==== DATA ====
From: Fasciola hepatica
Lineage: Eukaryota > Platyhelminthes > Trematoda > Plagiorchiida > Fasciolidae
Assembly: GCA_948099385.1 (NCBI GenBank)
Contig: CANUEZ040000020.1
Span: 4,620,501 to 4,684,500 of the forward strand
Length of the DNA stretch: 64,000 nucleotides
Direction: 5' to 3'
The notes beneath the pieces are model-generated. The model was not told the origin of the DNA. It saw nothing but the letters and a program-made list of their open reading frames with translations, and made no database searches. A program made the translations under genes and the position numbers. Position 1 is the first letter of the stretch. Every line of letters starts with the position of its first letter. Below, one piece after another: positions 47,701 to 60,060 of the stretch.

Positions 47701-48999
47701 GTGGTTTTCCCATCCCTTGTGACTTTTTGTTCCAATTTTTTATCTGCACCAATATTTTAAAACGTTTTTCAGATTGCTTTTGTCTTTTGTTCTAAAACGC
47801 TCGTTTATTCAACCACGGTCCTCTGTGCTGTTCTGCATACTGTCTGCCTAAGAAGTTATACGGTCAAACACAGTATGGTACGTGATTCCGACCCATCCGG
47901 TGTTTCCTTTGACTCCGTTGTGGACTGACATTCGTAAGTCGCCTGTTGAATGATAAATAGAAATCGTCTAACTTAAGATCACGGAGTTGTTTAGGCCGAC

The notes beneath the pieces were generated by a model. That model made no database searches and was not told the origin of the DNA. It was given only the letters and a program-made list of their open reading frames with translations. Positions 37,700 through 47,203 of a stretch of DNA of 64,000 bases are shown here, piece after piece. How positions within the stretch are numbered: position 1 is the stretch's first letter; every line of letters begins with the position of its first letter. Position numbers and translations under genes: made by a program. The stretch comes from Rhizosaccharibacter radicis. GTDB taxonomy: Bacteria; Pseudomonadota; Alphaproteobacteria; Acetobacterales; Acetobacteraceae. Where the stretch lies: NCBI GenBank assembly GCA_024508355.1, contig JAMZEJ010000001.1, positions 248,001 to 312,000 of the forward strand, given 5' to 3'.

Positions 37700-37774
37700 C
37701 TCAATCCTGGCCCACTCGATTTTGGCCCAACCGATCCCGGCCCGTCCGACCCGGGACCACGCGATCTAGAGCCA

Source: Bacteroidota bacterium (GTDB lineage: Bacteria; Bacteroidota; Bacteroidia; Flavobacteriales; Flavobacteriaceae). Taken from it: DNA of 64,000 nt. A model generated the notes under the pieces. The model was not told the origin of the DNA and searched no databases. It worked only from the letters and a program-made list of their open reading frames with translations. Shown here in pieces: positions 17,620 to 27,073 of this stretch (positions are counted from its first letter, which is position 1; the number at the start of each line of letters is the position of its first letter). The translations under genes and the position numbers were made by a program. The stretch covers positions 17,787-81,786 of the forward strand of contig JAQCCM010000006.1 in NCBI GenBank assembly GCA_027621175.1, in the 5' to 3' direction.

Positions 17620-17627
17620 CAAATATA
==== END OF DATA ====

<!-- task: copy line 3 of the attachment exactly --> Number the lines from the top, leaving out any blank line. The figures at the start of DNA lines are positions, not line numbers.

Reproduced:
Assembly: GCA_948099385.1 (NCBI GenBank)